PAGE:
Sex and the City 2: Menopause in the Middle East
Besides doing super-fun NON-married stuff like constantly arguing over why -- after five years of dating -- they're not married yet, New Times writer James King and his girlfriend, Christine Arieno, go to the movies.
James: First and foremost: If you're a dude and find yourself in a movie theater watching Sex and the City 2, you'd better have a damn good reason -- i.e., you're reviewing it for a newspaper, you're appeasing a nagging girlfriend, or you've been kidnapped at gunpoint and told if you don't sit quietly and watch these four broads and their (ahem) zany antics, the kidnappers are going to murder your entire family.
Christine: Oh, so that's why you were laughing almost the entire time?
James: I was laughing at the droves of grown women (and some men) in the audience who were compelled to throw on their Manolo Blahniks and hideous $500 cocktail dresses to go see a stupid movie.
Christine: That's because you're a prick. So I take it you didn't like it as much as you liked the first one?
James: A) I saw the first one only to appease you, and B) It was the exact same thing, only set in the Middle East. The blond one's a little slutty, the redhead works too much and "just needs a break," the brunette puts on that whole adorable-ditz routine, and Matthew Broderick's wife just whines about her love life. And, despite having nannies and loads of money, they all just have to get away from their "hectic lives" for some girl time. Spare me.
Christine: They have names, ya know -- Samantha, Miranda, Charlotte, and Carrie. And it's completely different. They're growing up, the problems they have are changing as their lives change -- didn't pick up on that at all, huh?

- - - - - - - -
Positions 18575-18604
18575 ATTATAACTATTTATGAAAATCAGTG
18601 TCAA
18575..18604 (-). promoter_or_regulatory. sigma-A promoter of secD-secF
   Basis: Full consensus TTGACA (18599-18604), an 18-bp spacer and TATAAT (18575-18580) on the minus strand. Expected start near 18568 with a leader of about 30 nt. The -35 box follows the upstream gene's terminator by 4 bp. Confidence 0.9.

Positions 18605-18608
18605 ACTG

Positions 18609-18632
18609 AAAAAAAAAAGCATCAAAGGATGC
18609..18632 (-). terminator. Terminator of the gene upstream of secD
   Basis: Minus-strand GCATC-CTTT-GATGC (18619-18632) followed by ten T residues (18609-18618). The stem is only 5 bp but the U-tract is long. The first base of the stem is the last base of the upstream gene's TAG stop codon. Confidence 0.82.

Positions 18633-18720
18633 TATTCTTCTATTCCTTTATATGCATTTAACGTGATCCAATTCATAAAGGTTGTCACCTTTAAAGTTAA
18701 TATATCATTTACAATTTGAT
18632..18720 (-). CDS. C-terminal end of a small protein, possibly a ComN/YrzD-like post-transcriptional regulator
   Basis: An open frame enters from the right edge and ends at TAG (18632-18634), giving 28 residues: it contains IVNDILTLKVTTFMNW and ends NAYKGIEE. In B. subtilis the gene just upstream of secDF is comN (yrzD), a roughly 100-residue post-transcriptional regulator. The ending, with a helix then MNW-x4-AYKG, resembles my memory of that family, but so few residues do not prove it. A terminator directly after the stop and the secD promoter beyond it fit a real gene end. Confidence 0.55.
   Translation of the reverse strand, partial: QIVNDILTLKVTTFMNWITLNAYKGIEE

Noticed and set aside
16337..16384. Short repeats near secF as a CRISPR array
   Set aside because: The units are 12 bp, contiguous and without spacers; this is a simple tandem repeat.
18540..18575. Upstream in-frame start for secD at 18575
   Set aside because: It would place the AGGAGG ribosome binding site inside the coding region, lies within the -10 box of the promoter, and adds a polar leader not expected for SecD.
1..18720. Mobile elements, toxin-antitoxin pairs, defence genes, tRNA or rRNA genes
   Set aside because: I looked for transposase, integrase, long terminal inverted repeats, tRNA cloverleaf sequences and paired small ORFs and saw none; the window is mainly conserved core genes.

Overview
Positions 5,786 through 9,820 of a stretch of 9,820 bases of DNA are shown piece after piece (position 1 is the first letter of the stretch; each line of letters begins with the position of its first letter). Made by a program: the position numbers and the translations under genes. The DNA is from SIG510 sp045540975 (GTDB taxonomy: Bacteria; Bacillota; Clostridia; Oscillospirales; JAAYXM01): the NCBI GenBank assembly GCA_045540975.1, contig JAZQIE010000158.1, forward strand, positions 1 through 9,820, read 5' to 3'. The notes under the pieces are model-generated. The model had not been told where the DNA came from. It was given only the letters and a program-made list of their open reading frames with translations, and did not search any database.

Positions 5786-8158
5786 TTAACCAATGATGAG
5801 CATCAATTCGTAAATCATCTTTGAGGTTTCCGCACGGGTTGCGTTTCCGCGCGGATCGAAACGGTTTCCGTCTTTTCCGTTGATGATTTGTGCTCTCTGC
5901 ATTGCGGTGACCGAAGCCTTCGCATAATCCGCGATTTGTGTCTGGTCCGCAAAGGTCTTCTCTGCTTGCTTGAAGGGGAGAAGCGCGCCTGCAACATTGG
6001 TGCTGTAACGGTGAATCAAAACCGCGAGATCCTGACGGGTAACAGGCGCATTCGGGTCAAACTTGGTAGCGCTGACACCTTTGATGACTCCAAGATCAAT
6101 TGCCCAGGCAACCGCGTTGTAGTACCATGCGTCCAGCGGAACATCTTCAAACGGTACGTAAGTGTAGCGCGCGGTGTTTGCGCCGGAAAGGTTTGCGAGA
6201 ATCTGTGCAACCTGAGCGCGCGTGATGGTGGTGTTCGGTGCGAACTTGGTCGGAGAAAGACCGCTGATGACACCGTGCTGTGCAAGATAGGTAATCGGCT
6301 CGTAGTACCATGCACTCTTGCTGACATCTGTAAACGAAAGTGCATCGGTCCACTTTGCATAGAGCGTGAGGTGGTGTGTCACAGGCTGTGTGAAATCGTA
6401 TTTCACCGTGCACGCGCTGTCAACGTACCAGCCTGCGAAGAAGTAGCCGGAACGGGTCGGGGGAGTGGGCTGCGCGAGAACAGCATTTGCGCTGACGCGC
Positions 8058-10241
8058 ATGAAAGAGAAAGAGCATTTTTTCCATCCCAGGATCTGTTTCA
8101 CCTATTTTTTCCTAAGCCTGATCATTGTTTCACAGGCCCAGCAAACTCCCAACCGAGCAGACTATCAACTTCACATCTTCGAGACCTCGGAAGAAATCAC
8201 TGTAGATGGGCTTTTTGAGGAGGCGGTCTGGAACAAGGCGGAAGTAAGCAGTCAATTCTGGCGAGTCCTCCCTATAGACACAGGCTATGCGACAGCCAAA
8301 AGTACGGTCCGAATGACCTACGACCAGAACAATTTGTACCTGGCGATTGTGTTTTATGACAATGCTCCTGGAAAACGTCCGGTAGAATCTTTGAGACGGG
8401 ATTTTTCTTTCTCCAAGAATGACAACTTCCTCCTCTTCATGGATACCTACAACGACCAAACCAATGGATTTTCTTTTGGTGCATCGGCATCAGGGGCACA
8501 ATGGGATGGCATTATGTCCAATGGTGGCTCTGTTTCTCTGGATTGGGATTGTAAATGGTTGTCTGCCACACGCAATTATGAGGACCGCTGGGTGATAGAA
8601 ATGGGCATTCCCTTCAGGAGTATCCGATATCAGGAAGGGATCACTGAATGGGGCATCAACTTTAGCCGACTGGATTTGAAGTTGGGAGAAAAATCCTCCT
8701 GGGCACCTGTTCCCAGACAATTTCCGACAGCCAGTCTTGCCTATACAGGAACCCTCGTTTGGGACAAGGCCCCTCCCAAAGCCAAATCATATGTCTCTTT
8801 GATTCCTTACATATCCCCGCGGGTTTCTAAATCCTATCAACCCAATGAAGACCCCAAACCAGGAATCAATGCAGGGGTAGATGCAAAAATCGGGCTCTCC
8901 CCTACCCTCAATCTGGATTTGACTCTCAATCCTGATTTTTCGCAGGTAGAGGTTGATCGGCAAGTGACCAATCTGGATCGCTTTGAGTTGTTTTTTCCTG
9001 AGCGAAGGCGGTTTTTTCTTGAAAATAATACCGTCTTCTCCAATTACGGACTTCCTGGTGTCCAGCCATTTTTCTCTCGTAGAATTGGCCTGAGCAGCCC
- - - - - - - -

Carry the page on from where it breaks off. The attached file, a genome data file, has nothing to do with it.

James: All I picked up on is that the blond one's successfully made the transition from borderline-hot and skanky cougar to dirty, old, menopausal lunatic quite nicely. She spends half the movie reciting tips from Suzanne Somers' guide to menopause and actually uses the phrase "I might throw him a fuck" after talking to her ex-boyfriend. Not to mention she spends half the movie sweating more than Patrick Ewing. Then she nails some stranger she meets at a wedding for two dudes, a wedding that happens to be the gayest wedding in the history of gay people and weddings (complete with a boy's choir and a Liza Minnelli cameo). Then there's the man she later refers to as her "Lawrence of the Labia," and an Australian rugby team! Honestly, how much bare man-ass do we need to see?
Christine: There's no such thing as too much -- as you so eloquently put it -- "bare man-ass," Jim. Samantha is just the comic relief. She seriously didn't make you laugh at all?
James: The only time I laughed was when the brunette fell off a camel and all the girls made fun of her because when she got up her shorts showed the imprint of her -- as they call it -- camel toe. I laughed only because I've seen the infamous, real-life pictures on TMZ of her naked, less-than-lovely lady parts -- and when the camel toe was brought up I thought to myself, "Wow, they're really gonna open that whole bag?" Check it out here, it looks like a sad, bearded clown mouth.
Christine: The movie is just the next chapter in the lives of four women to whom a lot of women can relate.
James: Wait a minute -- wasn't the whole point of this entire show these four women's search for love and marriage and all that crap? Now they have all that stuff and they're still miserable. Lesson learned: You people (females) will never be happy.
Christine: I was happy I got to see the movie before all of my friends.
James: That makes one of us.
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